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What a ridiculous idea - that a bunch of hotels in the middle of brownfield next to the convention center would be a "neighborhood." Makes Boston no different than any other convention destination, just with worse weather.

The convention center industry is full of highly paid consultants who overhype projects that fail to meet projections. Baker once knew this and cancelled the first BCEC expansion. How do we know this one will be used ? The BCEC is rarely full.

Hotels are important - but exiling visitors to a hotel neighborhood on the outskirts of town because we won't allow growth downtown, in Fort Point, in Back Bay, etc is silly.

Sell the land for infill - apartments, shops, perhaps offices. Connect it to Southie. Make D st an actual neighborhood.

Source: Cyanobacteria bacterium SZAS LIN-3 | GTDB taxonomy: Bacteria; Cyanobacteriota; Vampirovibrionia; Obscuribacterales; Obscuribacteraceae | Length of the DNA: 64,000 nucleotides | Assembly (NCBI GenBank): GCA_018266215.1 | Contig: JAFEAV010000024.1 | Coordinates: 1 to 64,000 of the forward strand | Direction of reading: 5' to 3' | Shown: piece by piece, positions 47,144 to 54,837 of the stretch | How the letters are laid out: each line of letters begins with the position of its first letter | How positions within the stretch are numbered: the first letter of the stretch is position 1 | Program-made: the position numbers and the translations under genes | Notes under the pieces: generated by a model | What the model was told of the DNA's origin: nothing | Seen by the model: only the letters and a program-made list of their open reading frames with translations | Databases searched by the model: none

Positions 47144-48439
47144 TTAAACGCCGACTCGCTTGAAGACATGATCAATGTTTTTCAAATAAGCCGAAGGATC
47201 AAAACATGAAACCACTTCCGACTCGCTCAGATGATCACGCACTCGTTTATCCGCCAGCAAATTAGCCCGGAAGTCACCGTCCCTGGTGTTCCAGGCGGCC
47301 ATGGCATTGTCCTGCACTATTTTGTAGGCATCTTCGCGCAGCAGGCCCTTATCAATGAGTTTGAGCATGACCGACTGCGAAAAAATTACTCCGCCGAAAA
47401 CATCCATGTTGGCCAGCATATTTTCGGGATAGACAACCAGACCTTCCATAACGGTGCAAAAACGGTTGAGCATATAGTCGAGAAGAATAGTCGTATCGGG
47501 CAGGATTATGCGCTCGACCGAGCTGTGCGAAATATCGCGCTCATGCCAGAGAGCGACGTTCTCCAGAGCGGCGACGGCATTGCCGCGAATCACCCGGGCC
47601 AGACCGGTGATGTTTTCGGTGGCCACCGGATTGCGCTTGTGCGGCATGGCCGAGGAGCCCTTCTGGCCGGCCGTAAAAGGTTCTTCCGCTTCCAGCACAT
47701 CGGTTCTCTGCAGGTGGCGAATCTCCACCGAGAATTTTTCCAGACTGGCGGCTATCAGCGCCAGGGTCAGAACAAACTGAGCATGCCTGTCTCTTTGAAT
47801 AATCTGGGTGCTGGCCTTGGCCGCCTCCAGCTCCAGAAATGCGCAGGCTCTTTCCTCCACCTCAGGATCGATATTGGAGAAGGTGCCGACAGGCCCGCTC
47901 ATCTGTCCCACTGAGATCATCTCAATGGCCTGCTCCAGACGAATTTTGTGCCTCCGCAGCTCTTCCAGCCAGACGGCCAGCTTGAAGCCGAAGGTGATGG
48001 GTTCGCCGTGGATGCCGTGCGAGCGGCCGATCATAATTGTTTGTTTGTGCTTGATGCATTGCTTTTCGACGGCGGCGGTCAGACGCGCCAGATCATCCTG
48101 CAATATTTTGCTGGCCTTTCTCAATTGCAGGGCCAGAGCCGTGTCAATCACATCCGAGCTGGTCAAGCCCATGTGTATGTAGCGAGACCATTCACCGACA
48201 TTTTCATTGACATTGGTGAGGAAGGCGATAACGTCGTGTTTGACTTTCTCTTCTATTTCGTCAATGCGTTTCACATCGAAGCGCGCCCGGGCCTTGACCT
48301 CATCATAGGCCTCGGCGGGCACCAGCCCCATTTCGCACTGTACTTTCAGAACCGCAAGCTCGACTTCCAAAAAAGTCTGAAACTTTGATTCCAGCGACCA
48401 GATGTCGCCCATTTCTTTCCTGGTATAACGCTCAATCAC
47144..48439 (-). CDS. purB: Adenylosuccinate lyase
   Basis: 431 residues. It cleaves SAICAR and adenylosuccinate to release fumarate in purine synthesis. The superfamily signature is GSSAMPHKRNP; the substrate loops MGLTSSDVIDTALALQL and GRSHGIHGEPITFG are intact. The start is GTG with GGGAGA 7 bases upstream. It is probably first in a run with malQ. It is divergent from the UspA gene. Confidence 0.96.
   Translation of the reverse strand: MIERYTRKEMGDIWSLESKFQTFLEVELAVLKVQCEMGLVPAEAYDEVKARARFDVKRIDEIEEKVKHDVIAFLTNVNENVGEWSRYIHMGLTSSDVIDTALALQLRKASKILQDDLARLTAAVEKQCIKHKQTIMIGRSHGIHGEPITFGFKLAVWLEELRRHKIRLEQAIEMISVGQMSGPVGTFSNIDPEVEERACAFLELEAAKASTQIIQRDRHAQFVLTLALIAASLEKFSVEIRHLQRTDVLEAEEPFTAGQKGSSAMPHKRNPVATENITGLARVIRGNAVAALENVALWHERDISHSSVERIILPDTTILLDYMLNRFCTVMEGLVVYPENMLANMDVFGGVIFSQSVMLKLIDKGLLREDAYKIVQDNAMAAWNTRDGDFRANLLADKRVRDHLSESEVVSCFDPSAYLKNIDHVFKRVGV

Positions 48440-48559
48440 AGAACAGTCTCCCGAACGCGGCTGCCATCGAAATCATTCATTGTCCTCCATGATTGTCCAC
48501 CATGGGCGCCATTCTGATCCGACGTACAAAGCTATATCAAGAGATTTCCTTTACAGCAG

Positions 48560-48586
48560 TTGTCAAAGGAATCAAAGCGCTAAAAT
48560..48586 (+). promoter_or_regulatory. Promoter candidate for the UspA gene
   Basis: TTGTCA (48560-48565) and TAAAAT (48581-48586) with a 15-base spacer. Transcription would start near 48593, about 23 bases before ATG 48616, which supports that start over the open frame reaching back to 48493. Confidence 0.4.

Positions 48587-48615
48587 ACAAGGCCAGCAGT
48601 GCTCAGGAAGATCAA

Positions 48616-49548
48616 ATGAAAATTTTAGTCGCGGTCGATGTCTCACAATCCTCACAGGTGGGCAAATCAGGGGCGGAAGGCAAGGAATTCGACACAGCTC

Also, adding parking, seriously?
 

tangent

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I think I agree with a lot of the above. Public subsidized convention centers make about as much sense as public subsidies for sports stadiums... meaning they don't make sense economically. At best they break even sometimes and can bring in a little money from outside the region, or at least prevent a little money from leaving.

Since there has already been a public investment, however, I don't think the state should be selling public property for pennies on the dollar just because it may have been a bad decision decades ago.

The state should be maximizing the benefits to the public of BCEC (and Hynes). That means short and long term economic impact, jobs, lowering taxation, trying for a net positive inflow of convention dollars. Or selling real estate if the math actually makes sense in the short and long term.